14 May Explainer: The School to Prison Pipeline and What It Costs Our Youth
The school-to-prison pipeline perpetuates mass incarceration and generational trauma. Justice advocates have been targeting changes to public education to help end the flow of students from schools to prisons; nevertheless, the problem remains, and it disproportionately affects non-white students. From on-campus police officers to a culture of failure in low-income schools, the problem shows no signs of slowing down. Now, a new generation is at risk of falling victim to flawed policies as well.
What is the school to prison pipeline?
The school-to-prison pipeline refers to a group of policies and practices that result in students entering the legal system at a young age. These practices are common across districts and from state to state. Often, students lose educational opportunities and enter the justice system for just minor infractions like dress code violations and tardiness, according to a report from the Department of Education Office for Civil Rights. Because many districts rely on police officers to enforce behavior, interactions between students and police are frequent. The same report shows that students with special needs and students of color are also more likely to enter the system due to discipline in schools.
Fear fueled by highly publicized school shootings and viral videos showing school fights causes misconceptions about school safety and crime in schools. This leads to the misguided belief that police presence in schools makes kids safer. Disciplinary action now often begins with police officers, who escort students from classrooms and break up physical altercations rather than teachers or other professionals. Districts also adopted “zero tolerance” policies under the guise of school safety. This results in frequent out-of-school suspensions and expulsions. But removing students from schools, even temporarily, puts them at risk of leaving school before graduation and increases the likelihood that they will enter the justice system.
The school-to-prison pipeline does not start with older children, though. The issues begin as early as preschool. While Black children are 18% of all preschool students, they account for 48% of students receiving multiple suspensions. White children, on the other hand, make up 43% of the preschool population, but just 26% of students with more than one suspension. In other words, Black children as young as three and four years old face systemic discrimination. Their discipline policies set the stage for years of discipline and establish a culture of failure before Black children begin kindergarten.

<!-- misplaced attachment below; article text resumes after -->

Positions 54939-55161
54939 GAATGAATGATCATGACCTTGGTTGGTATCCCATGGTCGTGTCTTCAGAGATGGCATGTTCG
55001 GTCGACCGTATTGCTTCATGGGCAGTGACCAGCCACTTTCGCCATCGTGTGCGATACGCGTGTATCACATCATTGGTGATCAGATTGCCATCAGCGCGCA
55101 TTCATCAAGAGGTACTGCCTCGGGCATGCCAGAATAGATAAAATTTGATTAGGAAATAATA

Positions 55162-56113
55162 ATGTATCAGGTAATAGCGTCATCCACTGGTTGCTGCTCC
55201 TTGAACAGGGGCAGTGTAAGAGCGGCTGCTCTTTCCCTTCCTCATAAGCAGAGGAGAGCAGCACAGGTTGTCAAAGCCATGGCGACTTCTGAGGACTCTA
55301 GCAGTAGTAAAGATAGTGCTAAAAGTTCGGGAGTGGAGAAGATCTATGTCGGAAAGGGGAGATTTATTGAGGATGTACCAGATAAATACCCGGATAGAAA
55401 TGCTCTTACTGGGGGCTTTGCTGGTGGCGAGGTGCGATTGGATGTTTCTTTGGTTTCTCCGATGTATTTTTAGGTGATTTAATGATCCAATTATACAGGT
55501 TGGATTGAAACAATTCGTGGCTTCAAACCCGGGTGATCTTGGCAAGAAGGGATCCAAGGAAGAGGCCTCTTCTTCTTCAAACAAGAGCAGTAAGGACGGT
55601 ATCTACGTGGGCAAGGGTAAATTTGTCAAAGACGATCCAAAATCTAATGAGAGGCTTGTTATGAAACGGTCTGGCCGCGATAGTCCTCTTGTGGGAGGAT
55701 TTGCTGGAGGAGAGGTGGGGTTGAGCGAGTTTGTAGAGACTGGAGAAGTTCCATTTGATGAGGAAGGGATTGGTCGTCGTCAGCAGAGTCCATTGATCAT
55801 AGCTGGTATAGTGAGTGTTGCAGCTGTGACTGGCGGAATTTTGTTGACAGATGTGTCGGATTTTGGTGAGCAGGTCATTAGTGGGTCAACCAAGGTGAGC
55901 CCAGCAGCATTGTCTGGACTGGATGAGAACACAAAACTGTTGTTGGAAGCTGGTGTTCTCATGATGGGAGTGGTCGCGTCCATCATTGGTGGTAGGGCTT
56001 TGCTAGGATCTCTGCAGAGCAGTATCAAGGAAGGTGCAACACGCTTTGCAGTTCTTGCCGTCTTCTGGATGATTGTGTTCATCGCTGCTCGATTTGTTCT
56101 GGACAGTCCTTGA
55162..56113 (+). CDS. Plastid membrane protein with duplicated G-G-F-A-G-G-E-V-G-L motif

Who does the pipeline most affect?
According to the ACLU, suspensions went from 1.7 million in 1974 to 3.1 million in 2000. The U.S. Department of Education Office for Civil Rights collected data that highlights the systemic injustice inherent in suspension policies. According to their 2014 report, schools expel and suspend Black students three times more often than white students. Students with disabilities are also twice as likely to receive out-of-school suspensions. School officials are also more likely to refer these two groups to law enforcement than any other subset of students.
The ACLU also identifies students in low-income districts and schools as more at risk of entering the justice system. Based on their research, key factors that lead to interactions with police include limited resources, incentives to push out low-performing students, underqualified teachers, overcrowded classrooms and limited funding for student resources like counseling and special education services. These factors increase the likelihood that students face discipline, and the zero-tolerance policies within these districts mandate harsh punishments.
Zero-tolerance policies disproportionately affect Black students. Though they make up just 16% of the public school population, Black students account for 42% of all students who receive multiple suspensions. In contrast, white students make up 51% of the student population and account for 31% of all students with multiple suspensions. Students who receive suspension or expulsion are three times more likely than their peers to enter the justice system within one year. Once in the system, young people face an uphill battle while trying to graduate and pursue employment, putting them at higher risk of going to prison.